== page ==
Buckle up my friends. Fury Road is a 120 minutes of endlessly creative, wholly visceral  cinema. The movie opens with a set piece so dazzling that I thought there’s no way this is the opening of the film; how are they going to top this? And yet the film just kept upping the ante with dogged determination. Miller’s energy and instincts as a director defy his age and is probably causing at least a few up and coming directors to reconsider their career goals.

The film is essentially one long chase through a desert so though seemingly sparse, every shot is bursting with the kind of detail that projects the loving attention that went into the production. Every person, vehicle or thing is visually memorable. It all feels beautifully indigenous to Miller’s crazy version of the post-apocalyptic world.

The story is simple. The performances are appropriately subdued (it should be noted that this film belongs to Charlize Theron). Max himself (Tom Hardy) takes a back seat to the terrific female characters that dominate the film. Everything is in service to Miller’s primary goal: one hell of a ride.  I know it’s crazy to say it’s the best action movie I have ever seen so I won’t.

But that doesn’t mean I’m not thinking it

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It’s A Wonderful Life (sometimes)

George at the end of his rope

George at the end of his rope

It’s A Wonderful Life was released in 1946 but its uncanny ability to have such a direct, emotional connection with audiences has allowed it to be programmed 68 years later in a prime-time slot on network tv in 2014. Sadly, few films that old have that kind of reach these days. But what’s most fascinating to me is how unrelentingly grim the film is. The hugely cathartic ending is the only moment of redemption in an otherwise desperate story of George Bailey; a man who is knocked down repeatedly as he endeavors to get out of Bedford Falls. Moreover, Capra’s most famous movie does not pull any punches when it comes to showing the shortcomings of small town living. The locals are portrayed as short-sighted and easy to manipulate with Potter lording over the town like an evil king. In the end, Bailey doesn’t really achieve anything as much as he dodges a larger than usual bullet. Thanks to his family and friends, he survives. And that’s it. Though the film is often accused of being overly sentimental in it’s portrayal of small town America I find that criticism to be only partly accurate. Sure we are given scenes like the big school dance with its Charleston contest and Buffalo gals-walk in the moonlight but the film bookends those scenes with Bailey’s father lamenting a lifetime spent fighting Potter and then his abrupt death. Is there anything sweeter than young Mary whispering into George’s bad ear at the malt shop? No. But that scene is immediately followed by Mr. Gower slapping George around until his ear bleeds. This juxtaposition of tone keeps returning us back to a familiar reality.  Ultimately, what gives the movie its power is that local yokel George Bailey is punished for his kindness and his generosity. He is made to suffer. And though we are overwhelmed with joy as the town swiftly comes to his aide, we realize that George’s life is much like ours; often messy and incredibly difficult.  However, the beautiful take-away is that lasting relationships and kindness that is not conditional are the only things that allow us to attach the word wonderful to the word life.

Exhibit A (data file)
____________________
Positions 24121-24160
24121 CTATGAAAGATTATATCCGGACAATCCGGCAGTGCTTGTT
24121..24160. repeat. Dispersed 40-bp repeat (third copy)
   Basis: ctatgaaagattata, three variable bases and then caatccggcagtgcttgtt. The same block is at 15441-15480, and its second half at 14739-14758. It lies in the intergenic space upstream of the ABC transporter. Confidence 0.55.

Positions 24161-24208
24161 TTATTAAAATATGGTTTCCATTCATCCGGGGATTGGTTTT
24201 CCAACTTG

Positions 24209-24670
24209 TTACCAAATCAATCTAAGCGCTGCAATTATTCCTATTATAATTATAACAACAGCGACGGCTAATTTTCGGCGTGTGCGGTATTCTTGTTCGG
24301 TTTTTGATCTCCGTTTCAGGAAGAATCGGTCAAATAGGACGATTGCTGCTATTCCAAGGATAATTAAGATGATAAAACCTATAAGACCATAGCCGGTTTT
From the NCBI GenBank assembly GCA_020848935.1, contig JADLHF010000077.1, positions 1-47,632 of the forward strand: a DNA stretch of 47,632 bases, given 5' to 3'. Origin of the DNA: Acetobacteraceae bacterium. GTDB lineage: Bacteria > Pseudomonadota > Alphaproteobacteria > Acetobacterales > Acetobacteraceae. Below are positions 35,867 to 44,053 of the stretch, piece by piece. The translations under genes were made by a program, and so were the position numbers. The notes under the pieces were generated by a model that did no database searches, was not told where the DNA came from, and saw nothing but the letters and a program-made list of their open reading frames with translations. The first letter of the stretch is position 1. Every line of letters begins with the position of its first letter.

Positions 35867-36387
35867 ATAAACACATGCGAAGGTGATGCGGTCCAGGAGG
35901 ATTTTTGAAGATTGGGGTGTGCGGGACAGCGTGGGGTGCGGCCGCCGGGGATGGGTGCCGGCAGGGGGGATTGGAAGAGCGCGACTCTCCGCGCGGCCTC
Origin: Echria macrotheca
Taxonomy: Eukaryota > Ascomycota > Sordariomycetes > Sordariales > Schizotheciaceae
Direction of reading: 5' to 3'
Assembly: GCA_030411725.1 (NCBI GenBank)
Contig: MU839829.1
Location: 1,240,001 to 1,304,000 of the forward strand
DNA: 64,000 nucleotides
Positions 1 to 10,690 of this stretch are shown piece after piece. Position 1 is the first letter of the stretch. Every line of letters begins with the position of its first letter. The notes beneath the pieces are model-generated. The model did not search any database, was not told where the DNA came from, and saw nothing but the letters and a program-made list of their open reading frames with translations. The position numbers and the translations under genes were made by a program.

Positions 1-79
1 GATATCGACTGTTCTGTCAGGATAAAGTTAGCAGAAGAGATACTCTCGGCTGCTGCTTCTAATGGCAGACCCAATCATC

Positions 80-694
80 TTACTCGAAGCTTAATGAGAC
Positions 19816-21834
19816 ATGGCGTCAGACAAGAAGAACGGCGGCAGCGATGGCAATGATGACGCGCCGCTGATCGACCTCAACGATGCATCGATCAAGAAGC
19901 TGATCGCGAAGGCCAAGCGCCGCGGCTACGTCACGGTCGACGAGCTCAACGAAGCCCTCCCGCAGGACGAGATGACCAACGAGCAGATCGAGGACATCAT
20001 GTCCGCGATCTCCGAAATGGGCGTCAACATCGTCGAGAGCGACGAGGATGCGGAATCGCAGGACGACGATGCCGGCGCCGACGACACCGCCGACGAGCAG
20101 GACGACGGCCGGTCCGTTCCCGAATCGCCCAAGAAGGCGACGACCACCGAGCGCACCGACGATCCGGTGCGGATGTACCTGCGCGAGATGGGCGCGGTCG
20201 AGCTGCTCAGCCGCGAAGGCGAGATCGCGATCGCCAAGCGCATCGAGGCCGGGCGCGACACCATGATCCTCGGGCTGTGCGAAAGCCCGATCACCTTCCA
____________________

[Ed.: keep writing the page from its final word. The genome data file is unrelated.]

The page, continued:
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Birdman (2014)


First things first: It is great to see Michael Keaton in a major role in a major film. I was looking over his filmography the other day and was surprised at how few films he has been in since the late 90’s. He kind of fell off the radar. Birdman is his 43rd feature film since his breakout role in Night Shift (1982) and it really is a great fit for the 63 year old actor who lets it all hang out (literally and figuratively) in a role that will no doubt garner some award nominations. But that’s not all…

With Birdman, director Alejandro G. Inarritu and D.P. Emmanuel Lubezki have created a wholly visceral experience; a black comedy that focuses on the messy life of a washed up actor. It also delves into the selfish, insecure, manic personality traits of actors in general as well as the theater macrocosm/politics. Though these are subjects that other filmmakers have taken on before, Inarritu and writers Nicolás Giacobone,
Alexander Dinelaris, Jr. and Armando Bo find plenty of fresh and darkly funny perspective that never becomes overly corrosive or heavy. In fact, more often than not it feels unusually invigorating.

Riggin Thomas (Keaton) was as big a movie star as they come when he played Birdman on the big screen. But Riggin walked away from the glossy franchise and set his sights on adapting and acting in a Raymond Carver short story on the New York stage. Past his prime and finally facing his facile, mainstream career persona, he craves legitimate, critical approval and success. What follows is an acidic, aggressive tour de force of both acting and directing. Feeling like an adrenaline-fused version of Hitchock’s Rope, the camera glides and dashes around the tight corners of the theater and with careful editing and digital slight of hand the film feels fearlessly in-the-moment and continuous. I was never entirely sure of where it was going which is a rare treat these days. There are several moments of actors transitioning from an intense situation backstage to walking directly on stage in character that has an electrifying meta effect.